State v. Pettiford, Appellate Case No. 27490

CourtUnited States Court of Appeals (Ohio)
Writing for the CourtWELBAUM, P.J.
Citation2019 Ohio 892
PartiesSTATE OF OHIO Plaintiff-Appellant v. STEPHEN M. PETTIFORD Defendant-Appellee
Decision Date15 March 2019
Docket NumberAppellate Case No. 27490

2019 Ohio 892

STATE OF OHIO Plaintiff-Appellant
STEPHEN M. PETTIFORD Defendant-Appellee

Appellate Case No. 27490


March 15, 2019

Trial Court Case No. 2016-CR-2713

(Criminal Appeal from Common Pleas Court)


MATHIAS H. HECK, JR., by ANDREW T. FRENCH, Atty. Reg. No. 0069384, Assistant Prosecuting Attorney, Montgomery County Prosecutor's Office, Appellate Division, Montgomery County Courts Building, 301 West Third Street, Dayton, Ohio 45422 Attorney for Plaintiff-Appellant

MICHAEL T. GMOSER, Atty. Reg. No. 0002132 and LINA N. ALKAMHAWI, Atty. Reg. No. 0075462, 315 High Street, 11th Floor, Hamilton, Ohio 45011 Attorneys for Amicus Curiae, Butler County Prosecutor's Office

SARAH C. LARCADE, Atty. Reg. No. 0095905 and ELIZABETH A. WELL, Atty. Reg. No. 0087750, 3976 North Hampton Drive, Powell, Ohio 43065 Attorneys for Amicus Curiae, Ohio Crime Victim Justice Center

MARCY A. VONDERWELL, Atty. Reg. No. 0078311, P.O. Box 24805, Dayton, Ohio 45424 Attorney for Defendant-Appellee

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JOHN K. CARROLL, Atty. Reg. No. 0002288, 4 Times Square, Suite 39-336, New York, New York 10036 Attorney for Amicus Curiae, The Innocence Project, Inc.

ALEXIS AGATHOCLEOUS, Atty. Reg. No. 0002298, 40 Worth Street, Suite 701, New York, New York 10013 Attorney for Amicus Curiae, The Innocence Network, The Innocence Project, Inc., and The Ohio Innocence Project

ELIZABETH BERRY, Atty. Reg. No. 0095524, 1255 New Hampshire Avenue, Apt. 832, Washington, D.C. 20036 Attorney for Amicus Curiae, The Innocence Network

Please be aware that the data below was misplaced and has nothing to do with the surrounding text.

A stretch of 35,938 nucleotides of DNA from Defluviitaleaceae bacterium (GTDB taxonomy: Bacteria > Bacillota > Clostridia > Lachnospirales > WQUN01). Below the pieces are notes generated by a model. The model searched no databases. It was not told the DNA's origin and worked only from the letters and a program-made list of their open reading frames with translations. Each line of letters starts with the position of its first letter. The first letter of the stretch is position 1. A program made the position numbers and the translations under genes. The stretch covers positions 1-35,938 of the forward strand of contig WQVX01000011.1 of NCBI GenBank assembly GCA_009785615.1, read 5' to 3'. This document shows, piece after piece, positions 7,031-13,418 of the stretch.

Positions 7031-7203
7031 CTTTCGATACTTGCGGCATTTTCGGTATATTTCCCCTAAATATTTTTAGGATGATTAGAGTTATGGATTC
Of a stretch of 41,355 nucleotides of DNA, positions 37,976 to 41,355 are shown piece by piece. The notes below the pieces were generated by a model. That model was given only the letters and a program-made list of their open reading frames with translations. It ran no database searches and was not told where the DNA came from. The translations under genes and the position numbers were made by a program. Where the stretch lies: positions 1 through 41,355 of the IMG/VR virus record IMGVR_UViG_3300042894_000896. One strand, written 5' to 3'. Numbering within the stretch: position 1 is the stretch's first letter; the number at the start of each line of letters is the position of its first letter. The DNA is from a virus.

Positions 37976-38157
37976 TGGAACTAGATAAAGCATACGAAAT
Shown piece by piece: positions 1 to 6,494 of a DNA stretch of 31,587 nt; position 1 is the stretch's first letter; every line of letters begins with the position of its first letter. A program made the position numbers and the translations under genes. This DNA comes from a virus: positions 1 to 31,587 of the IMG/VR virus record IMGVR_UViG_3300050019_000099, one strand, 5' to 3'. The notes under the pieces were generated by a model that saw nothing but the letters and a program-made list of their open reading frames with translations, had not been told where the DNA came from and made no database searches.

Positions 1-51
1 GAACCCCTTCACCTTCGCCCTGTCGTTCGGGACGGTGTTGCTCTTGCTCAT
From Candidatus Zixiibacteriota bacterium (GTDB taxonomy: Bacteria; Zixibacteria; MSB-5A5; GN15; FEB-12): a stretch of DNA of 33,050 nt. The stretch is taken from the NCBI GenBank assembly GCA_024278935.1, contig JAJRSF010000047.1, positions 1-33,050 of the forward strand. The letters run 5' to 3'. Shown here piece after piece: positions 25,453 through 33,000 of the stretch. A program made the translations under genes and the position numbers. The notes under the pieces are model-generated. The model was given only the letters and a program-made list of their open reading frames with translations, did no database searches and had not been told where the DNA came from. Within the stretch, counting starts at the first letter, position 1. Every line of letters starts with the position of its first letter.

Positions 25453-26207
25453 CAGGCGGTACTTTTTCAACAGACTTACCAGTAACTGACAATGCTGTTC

{¶ 1} Following Stephen Pettiford's acquittal on a single count of importuning, the State of Ohio filed a motion seeking leave to appeal under R.C. 2945.67(A) and App.R. 5(C). We granted the State's motion, and the State then filed a brief raising one assignment of error directed to instructions the trial court gave to the jury. Specifically, the State contends that the court abused its discretion by instructing the jury on the "fallacies" of memory. According to the State, the instructions were improperly based on the court's opinion, rather than the law.

{¶ 2} During the appeal, we granted leave to various amicus curiae, including the Butler County, Ohio, Prosecutor's Office, the Ohio Crime Victim Justice Center ("Victim Justice Center"), and the Innocence Project, all of whom assisted our understanding of the issues before us. We have carefully considered the arguments presented by all participants in the appeal.

{¶ 3} After considering the record and applicable law, we conclude that the trial court's jury instructions on fallacies of memory were based on legal authority supporting

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the instructions, rather than the court's opinion. However, the trial court erred when it instructed the jury on memory science studies. Neither side presented expert testimony, nor did the court call an expert witness using appropriate procedures under Evid.R. 614. At this stage of legal development in Ohio, the science of witness memory relating to identification is the proper subject of expert testimony rather than the use of these disputed jury instructions. Furthermore, this case does not involve identification, as the defendant and alleged victim were acquainted with each other. Accordingly, the State's sole assignment of error will be sustained. Due to Pettiford's acquittal, however, trial court's judgment will not be disturbed, because Pettiford cannot be placed twice in jeopardy.

{¶ 4} For the foregoing reasons, we also find that unless the Ohio Supreme Court rules otherwise, information concerning memory and identification can be presented by expert testimony subject to the adversarial process, but that if so presented, a preliminary or final jury instruction that appears to support or not support such testimony is inappropriate.

{¶ 5} We also conclude that a concise, limited, and neutral memory or identification instruction which accords with controlling precedent may be appropriate; whether such instruction may require pre-trial expert evidence, subject again to the adversarial process, would depend on the precise wording of the instruction.

{¶ 6} Finally, we find that the instructions given in this case did not comply with our conclusions herein.1

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I. Facts and Course of Proceedings

{¶ 7} This action arose from events that occurred in June 2016, during which Pettiford allegedly approached C.F., a 12-year old girl, and offered to give her money to engage in sexual conduct. Pettiford was 23 years old at the time.